• Choose carefully who you have to come for those premiere newborn visits. Ideally, you don’t want someone who could hold the baby for you (that is your job and privilege), you want someone who knows how to stock a fridge and mop a floor.

• Don’t panic if you don’t feel a significant bond within the first few days. Bonding is a gradual process that cannot be rushed and you will have plenty of time to make it happen.

• Babies are indifferent to material possessions; therefore it is unnecessary to stock your house with massive amounts of toys and miscellany. Babies don’t need much more than warmth, security and love.

Eric Steinman is a freelance writer based in Rhinebeck, N.Y. He regularly writes about food, music, art, architecture and culture and is a regular contributor to Bon Appétit among other publications.

Parenting at the Crossroads

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Eric Steinman

Eric Steinman is a freelance writer based in Rhinebeck, NY. He regularly writes about food, music, art, architecture, and culture and is a regular contributor to Bon Appétit among other publications.

20 comments

+ add your own
5:28AM PDT on Sep 6, 2011

My husband and I just found out a few days ago that we are expecting our first child, so this advice will be helpful in the near future. Thank you.

2:01AM PDT on Jun 14, 2011

Thanks for the great advice!

4:46AM PST on Dec 16, 2010

Thanks for the info.

1:38PM PDT on May 28, 2010

Good advice, thank you :)

6:40PM PST on Jan 22, 2010

Great article, thank you.

8:02AM PST on Dec 17, 2009

I honestly do not understand why people try to act like being a new mom is so hard! I had my first son when I was 16. Yes, there were times of frustration but overall it's just an amazing experience. You wait 9 long months on that baby. Who cares about sleep? I'd rather be staring into those gorgeous blue newborn eyes anyway. I'm now overdue with my third, 40 weeks 4 days pregnant. My other half keeps telling me I need to get on a normal sleep schedule before our new daughter gets here. I tried to explain to him that my night owl habits will be coming in handy once she arrives.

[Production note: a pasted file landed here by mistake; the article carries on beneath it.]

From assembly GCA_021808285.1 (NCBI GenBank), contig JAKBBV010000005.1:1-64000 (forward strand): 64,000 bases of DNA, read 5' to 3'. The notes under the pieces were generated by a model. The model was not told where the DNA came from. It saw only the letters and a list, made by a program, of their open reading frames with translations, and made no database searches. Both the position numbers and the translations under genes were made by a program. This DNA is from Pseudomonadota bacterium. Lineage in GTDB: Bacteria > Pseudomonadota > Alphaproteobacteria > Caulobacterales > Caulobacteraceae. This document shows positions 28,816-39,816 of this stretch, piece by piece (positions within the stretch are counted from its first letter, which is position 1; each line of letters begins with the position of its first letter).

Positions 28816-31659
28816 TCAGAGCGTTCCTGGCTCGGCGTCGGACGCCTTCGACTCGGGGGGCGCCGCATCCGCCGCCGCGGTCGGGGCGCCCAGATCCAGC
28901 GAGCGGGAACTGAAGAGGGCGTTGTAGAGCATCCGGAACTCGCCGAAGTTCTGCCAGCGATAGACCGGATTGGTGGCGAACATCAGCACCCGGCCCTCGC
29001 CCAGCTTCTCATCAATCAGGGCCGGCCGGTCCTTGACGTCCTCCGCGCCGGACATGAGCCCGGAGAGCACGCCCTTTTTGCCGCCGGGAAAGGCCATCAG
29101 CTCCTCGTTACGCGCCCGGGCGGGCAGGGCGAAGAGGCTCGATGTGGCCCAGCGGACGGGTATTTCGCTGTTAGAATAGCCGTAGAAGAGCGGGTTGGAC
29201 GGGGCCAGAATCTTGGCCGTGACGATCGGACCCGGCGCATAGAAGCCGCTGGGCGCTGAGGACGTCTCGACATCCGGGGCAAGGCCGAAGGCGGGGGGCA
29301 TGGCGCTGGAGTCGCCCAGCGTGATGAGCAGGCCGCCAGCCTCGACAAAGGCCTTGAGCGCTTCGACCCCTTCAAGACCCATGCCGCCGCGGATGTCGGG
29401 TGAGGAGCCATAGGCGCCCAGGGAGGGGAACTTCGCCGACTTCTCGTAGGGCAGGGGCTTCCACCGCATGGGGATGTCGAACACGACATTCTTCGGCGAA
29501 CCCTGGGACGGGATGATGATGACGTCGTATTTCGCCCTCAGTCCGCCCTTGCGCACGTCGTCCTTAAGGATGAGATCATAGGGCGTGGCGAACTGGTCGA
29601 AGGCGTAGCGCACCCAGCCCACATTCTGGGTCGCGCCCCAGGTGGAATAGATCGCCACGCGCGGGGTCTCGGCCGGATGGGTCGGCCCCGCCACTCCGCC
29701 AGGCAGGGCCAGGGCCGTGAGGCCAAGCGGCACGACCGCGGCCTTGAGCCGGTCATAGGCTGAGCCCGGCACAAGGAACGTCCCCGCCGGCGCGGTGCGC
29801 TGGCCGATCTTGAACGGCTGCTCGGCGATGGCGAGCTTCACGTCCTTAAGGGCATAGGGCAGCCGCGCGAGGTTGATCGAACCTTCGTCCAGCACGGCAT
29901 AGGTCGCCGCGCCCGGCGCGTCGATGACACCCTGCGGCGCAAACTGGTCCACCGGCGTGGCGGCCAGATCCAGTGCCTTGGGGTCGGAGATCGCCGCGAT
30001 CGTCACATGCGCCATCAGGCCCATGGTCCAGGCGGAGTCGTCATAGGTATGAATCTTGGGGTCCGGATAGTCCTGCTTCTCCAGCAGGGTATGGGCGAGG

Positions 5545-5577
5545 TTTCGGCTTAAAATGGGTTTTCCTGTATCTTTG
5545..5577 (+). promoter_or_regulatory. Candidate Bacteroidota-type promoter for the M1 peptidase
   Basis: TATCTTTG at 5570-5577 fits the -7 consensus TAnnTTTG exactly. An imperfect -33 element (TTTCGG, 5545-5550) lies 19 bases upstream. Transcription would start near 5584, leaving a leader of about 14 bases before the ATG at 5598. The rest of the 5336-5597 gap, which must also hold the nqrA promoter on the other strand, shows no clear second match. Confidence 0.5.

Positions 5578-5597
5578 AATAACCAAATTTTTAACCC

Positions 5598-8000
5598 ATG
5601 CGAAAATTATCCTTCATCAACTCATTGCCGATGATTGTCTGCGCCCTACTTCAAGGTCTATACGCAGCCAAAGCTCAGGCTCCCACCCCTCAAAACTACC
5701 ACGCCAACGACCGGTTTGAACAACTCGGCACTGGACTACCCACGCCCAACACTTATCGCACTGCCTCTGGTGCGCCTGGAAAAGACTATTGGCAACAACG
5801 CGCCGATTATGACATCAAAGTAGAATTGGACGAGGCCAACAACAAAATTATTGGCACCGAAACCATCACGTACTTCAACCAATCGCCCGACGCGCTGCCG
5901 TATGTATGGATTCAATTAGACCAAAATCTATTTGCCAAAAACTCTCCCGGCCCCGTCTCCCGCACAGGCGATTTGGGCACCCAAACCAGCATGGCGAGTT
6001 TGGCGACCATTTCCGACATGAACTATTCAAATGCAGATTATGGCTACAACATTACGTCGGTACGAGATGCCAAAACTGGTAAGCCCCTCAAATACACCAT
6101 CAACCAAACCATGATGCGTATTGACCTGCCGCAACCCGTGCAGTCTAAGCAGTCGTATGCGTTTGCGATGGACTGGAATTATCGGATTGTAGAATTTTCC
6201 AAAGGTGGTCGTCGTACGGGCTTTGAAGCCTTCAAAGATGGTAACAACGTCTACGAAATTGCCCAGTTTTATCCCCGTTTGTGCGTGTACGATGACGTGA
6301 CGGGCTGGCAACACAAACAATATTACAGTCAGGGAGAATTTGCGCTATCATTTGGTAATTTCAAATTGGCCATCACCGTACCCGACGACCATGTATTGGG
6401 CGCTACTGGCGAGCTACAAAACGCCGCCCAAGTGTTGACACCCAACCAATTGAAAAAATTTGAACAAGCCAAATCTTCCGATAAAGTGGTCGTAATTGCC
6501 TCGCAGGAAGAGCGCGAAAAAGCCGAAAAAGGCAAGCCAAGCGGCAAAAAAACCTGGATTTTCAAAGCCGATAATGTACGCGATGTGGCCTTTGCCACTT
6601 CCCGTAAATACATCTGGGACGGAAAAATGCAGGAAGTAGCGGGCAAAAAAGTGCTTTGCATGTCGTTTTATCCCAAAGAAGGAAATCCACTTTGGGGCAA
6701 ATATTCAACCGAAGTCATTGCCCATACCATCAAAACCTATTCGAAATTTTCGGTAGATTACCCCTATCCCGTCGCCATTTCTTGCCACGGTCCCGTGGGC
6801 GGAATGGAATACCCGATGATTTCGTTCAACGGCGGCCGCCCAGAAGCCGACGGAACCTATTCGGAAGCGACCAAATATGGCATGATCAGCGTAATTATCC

10:49AM PDT on Jun 19, 2009

thankyou...
Kabin
Konteyner
mega kabin

2:02AM PST on Mar 5, 2009

In recent news, something came to light that shocked me and feel that ALL NEW MUMS should know about. When you are due to give birth; think if you have or had a "cold sore" ON YOUR "LIPS" because the first obvious thing you're likely to want to do is "KISS YOUR LOVELY BABY" well, DON'T, because that "KISS" could KILL - I'm serious, please fine out more about this yourself, especially if you suffer from "cold sores."

7:36PM PST on Feb 19, 2009

Breastfed baby poop doesn't stick -- it's only if you introduce anything else (solids, formula) that you get stink, and before they are six months, their guts are not ready for anything but breast milk anyway.

4:35PM PST on Feb 19, 2009

Yeah I agree about the toys. My toddlers would play with empty boxes for hours and hours. They also loved blocks.

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Disclaimer: The views expressed above are solely those of the author and may not reflect those of
Care2, Inc., its employees or advertisers.